ACCA (the Association of Chartered Certified Accountants), while supporting the proposals overall, believes they are, to some extent, a missed opportunity to progress further towards international convergence.
In its official response to the ASB’s consultation, ACCA states that its preferred approach would be for the ASB to work with the International Accounting Standards Board (IASB) to incorporate changes set out in FREDs 46-48 in a revised and updated International Financial Reporting Standard for Small and Medium-sized Entities (IFRS for SMEs), and thereby keep UK adaptations to a minimum.
This greater step towards convergence would make UK and Irish financial statements more readily understandable on a global basis, and further reduce the cost of training in more than one accounting regime.
In addition, ACCA does not believe that the proposed removal of the 'publicly accountable' tier of entities (which would have been required to apply EU-adopted IFRS) is either desirable or necessary. ACCA’s view is that full IFRS are appropriate for many entities of this nature. The definition of ‘publicly accountable’ could have been made more precise, in order that the full requirements of IFRS are only adopted by appropriate types of entities. ACCA has suggested that a suitable definition could be established with the use of clear criteria, for example relating to the size of an entity.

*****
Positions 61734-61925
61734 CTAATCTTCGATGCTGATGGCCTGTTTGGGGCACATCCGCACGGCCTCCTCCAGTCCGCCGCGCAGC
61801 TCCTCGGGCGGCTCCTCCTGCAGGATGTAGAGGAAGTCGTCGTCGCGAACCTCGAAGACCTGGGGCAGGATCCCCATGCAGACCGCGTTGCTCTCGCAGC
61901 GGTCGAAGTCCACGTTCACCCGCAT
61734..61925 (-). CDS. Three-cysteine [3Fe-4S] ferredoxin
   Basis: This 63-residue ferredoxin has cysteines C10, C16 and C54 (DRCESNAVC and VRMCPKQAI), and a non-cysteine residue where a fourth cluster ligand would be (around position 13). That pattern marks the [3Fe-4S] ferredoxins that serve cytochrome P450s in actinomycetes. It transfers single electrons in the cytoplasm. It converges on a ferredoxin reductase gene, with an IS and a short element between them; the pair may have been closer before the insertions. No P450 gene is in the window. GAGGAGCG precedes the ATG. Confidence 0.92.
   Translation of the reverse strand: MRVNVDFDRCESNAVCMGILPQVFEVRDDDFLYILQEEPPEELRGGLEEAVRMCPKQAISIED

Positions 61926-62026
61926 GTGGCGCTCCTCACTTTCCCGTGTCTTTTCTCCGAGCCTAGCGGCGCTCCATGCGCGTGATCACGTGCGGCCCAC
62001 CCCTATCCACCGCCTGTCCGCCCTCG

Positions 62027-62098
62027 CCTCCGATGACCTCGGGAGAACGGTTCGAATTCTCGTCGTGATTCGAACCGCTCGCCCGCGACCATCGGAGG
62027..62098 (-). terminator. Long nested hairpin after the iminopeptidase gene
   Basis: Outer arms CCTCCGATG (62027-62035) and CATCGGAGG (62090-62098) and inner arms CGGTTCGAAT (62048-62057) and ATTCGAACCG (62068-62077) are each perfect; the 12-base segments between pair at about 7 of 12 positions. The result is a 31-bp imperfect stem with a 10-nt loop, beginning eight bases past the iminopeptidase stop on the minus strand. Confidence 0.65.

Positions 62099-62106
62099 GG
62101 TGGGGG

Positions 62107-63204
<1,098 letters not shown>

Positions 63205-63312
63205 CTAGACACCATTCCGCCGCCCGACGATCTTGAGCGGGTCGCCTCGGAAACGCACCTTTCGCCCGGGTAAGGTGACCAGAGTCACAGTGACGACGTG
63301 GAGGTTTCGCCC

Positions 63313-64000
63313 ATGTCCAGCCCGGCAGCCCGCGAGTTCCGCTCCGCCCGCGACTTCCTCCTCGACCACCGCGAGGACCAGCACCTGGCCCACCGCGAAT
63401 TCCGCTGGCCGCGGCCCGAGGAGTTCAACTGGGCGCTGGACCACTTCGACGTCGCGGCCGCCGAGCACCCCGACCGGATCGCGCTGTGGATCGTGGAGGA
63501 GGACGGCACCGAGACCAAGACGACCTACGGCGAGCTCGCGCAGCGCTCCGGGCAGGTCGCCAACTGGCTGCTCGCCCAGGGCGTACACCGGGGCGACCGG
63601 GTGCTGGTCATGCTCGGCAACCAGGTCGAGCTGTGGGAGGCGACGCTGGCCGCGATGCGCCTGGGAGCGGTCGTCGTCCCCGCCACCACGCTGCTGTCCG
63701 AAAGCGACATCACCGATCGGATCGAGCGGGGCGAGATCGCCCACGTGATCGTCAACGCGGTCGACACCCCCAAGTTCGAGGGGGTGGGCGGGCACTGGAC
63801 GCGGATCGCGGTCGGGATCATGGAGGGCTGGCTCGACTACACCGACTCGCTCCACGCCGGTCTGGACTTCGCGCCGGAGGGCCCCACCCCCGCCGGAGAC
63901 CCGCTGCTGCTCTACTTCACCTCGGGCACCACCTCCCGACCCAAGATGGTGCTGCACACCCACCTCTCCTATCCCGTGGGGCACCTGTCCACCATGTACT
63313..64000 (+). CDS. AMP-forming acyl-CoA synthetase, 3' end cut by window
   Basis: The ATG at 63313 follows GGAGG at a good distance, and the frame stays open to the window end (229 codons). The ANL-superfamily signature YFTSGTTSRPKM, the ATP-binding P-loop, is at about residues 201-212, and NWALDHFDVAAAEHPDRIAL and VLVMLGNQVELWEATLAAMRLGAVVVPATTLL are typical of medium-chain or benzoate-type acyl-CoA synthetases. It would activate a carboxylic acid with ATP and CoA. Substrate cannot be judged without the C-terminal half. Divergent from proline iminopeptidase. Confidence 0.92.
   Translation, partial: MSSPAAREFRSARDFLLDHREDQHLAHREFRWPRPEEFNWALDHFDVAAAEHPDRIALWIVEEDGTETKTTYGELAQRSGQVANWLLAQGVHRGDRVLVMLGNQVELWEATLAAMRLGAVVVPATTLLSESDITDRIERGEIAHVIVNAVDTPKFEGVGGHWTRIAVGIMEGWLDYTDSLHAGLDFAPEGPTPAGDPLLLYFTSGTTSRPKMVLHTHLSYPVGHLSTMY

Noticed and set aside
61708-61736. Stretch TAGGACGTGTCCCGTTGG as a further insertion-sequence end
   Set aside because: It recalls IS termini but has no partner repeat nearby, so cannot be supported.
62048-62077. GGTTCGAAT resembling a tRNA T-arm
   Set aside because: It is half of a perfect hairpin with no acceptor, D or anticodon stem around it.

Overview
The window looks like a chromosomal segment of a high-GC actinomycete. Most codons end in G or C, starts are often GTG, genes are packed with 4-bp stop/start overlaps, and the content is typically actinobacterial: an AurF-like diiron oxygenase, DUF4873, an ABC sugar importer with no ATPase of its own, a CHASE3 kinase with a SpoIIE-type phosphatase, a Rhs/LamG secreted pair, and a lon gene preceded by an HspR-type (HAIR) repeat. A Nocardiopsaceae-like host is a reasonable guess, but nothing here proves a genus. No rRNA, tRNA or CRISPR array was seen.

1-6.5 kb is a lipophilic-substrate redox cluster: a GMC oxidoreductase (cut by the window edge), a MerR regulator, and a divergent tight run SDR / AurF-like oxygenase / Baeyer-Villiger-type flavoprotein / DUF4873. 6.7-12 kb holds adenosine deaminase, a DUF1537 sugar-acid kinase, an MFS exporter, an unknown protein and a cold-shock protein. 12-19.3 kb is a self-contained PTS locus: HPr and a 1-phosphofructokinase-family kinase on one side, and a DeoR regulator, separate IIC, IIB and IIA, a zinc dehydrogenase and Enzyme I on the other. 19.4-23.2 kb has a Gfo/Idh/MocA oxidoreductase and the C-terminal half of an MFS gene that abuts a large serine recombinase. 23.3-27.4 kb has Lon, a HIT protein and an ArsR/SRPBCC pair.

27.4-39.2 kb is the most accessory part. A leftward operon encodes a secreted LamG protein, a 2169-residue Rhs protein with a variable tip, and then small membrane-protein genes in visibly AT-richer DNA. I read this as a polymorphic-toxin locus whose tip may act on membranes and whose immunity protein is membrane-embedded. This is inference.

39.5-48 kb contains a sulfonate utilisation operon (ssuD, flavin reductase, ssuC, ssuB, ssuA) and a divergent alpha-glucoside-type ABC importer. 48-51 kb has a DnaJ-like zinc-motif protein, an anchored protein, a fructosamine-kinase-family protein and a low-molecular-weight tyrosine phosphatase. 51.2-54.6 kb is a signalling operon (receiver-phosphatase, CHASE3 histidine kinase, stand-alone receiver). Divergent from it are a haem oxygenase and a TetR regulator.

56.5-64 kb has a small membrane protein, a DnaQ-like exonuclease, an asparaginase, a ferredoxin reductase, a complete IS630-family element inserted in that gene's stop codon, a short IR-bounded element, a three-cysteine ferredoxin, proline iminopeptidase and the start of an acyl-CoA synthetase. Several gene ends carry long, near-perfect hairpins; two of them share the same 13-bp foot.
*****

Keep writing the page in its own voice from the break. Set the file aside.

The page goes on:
ACCA would also like the ASB to set a timetable for the removal of the Financial Reporting Standard for Smaller Entities (FRSSE), bringing smaller entities within the scope of the proposed ASB Standards. ACCA envisages that this would be achieved through exemptions which reflect the simpler accounting needs of such entities, including those set out in company law. However, ACCA does acknowledge that these changes would need to be co-ordinated with those emanating from the proposed EU Accounting Directive.
Richard Martin, ACCA’s head of corporate reporting added: 'While ACCA supports the implementation of the proposals without undue delay, we are concerned that not enough time may have been left for the development of related Statements of Recommended Practice (SORPs). Those entities which are subject to a SORP which is due to be revised, may well find that they have insufficient time to prepare. They will need to wait until the revision has taken place, then will require a period to establish comparative figures before implementation of the new Standards becomes compulsory. We anticipate that the revision process for the SORPs will involve the additional task of considering whether and how the Public Benefit Entity provisions in the proposed FRS 102 should be amended for particular sectors.'